Not odd at all. From everything that I have read it is expected in children through around age 8/2nd grade. The letters she is mixing up are the most common as well. Kids will reverse letters, write backward and upside down as part of the learning process. She is still really young and just because she had early recognition would not necessarily put her off the mark for still going through recognition process. I have no idea what our 7 year olds reading level is but she reads adult level chapter books and has been writing since she was late two. She still sometimes writes b's for d's with LC letters. DD2 (4.5) who is at an early reader level also makes the same errors as your dd. She will also write e's perfectly, but backward. It is part of the process.

There is so much going on when reading and writing. There could be some asyncronicty happening here as well which could make those common and expected reversals seem off target. These reversals are expected in K and 1st, and your seeing them now because that's where she is now. She is actually following the usual and expected path so to say, but because she started so young the process is spanning a few more years. The little lady had so much else going on during that time as well! Learning to communicate, socialize, express herself, jump, skip, hop on one foot.... She wasn't focusing on just one thing YK? So yes, I would expect the process to last a little longer when you think of it in terms of starting when she was 14 months old.

I'm curious as to how it is 'holding her back' though. She may still be at that early reader stage where she has not memorized many site words so may not be self correcting in her reading. If she were to read "The dog ate a bone" would she say "The bog ate the done" and just move on or does she have comprehension that it doesn't make sense and will correct?

The 'magic c' is a common tool used in the 'handwriting without tears' curriculum. DD1 started this in K and they used it in first as well in their remedial program I believe. The 'magic c' was used for any letter you could make starting with a c (like a, d, g....). In 2nd they have started cursive writing without joining so far and everything I've read agrees with the PP's that it helps with the standard reversals.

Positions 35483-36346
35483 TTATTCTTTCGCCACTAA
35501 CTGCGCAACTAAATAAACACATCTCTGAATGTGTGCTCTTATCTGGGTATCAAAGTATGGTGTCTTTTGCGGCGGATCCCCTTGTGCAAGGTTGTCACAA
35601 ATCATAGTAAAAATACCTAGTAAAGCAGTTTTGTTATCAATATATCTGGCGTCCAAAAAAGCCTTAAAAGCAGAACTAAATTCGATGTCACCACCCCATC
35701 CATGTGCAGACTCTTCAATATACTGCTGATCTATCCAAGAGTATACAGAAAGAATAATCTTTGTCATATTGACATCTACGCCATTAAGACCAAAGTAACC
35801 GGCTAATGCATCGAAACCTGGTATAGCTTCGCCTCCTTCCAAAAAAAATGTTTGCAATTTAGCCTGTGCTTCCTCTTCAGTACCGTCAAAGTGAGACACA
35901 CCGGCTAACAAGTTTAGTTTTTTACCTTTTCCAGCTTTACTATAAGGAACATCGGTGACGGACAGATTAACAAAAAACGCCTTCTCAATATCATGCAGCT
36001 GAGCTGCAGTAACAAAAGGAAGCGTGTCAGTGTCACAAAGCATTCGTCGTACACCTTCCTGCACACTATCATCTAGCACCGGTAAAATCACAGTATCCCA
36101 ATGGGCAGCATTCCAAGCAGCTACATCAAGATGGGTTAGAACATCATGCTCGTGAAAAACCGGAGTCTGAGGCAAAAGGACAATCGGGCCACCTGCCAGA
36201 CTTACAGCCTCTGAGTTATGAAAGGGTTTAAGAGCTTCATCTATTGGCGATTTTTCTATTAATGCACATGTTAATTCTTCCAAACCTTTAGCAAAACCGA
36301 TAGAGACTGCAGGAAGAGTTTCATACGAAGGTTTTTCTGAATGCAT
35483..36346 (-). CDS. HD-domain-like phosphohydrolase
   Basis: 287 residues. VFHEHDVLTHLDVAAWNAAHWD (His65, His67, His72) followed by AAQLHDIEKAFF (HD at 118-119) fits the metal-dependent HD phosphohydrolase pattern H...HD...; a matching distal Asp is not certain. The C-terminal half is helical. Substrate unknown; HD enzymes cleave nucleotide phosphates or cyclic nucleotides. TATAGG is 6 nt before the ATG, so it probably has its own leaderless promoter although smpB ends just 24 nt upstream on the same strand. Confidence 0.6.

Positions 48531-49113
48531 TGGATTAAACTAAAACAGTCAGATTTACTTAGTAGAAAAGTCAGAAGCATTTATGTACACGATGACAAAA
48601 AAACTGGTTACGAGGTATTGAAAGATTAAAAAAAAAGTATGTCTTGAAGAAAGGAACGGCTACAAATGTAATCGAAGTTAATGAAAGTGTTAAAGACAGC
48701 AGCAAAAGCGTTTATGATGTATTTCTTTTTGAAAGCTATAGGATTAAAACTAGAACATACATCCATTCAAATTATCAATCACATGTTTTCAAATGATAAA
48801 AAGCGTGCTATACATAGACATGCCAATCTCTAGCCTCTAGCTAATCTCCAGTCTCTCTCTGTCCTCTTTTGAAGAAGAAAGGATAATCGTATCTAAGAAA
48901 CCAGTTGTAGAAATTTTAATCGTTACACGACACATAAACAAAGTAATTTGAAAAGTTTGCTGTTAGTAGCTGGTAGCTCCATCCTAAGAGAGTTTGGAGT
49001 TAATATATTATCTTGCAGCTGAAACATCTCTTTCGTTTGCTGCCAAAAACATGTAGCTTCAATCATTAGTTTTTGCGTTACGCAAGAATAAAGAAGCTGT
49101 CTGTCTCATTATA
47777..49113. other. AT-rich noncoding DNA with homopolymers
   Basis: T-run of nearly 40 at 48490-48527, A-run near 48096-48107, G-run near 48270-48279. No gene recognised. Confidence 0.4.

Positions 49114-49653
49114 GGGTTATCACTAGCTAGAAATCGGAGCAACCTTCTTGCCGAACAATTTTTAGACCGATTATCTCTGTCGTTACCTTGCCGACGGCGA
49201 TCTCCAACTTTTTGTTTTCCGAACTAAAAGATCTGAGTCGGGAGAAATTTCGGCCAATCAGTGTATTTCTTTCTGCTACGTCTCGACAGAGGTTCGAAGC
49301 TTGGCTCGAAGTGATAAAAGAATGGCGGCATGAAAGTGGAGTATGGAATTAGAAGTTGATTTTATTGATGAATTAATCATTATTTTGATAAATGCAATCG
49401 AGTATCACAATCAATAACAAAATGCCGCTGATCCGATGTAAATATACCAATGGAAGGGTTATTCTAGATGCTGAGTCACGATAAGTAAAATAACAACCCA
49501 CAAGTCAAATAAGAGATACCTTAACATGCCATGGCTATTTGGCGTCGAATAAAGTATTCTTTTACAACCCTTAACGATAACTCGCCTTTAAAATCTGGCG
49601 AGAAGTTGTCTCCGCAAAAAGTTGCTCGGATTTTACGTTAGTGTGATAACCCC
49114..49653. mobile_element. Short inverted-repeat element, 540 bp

If you wanted to work with her on it there are some tricks I've seen people use. The left hand 'a ok' sign (making a circle with your index finger and thumb) makes a 'b' and the right hand sign makes a 'd' (in sign language this is also the sign for the letter 'd' so teaching her that may help as well). You could also play around with the word 'bed', which actually looks like a bed (I'm immediately picturing the 'Word World' tv show in my mind). You could have her turn the word into a drawing of a bed etc..

The reversing of the letters wouldn't concern me, but if you are concerned about general clumsiness has her eyesight ever been tested?

HTH!
post #20 of 30
some have suggested keeping the word "bed" in mind when trying do decide which letter is which. Perhaps if you teach them the word bed, have them practice writing it, and using it to compare every time they encounter a b or a d, they will get it.

Some have also suggested to do tic-tac-toe with b's and d's instead of x's and o's. But technically, an upside down b is a q and and upside down d is a p with some printing styles, so this might add trouble.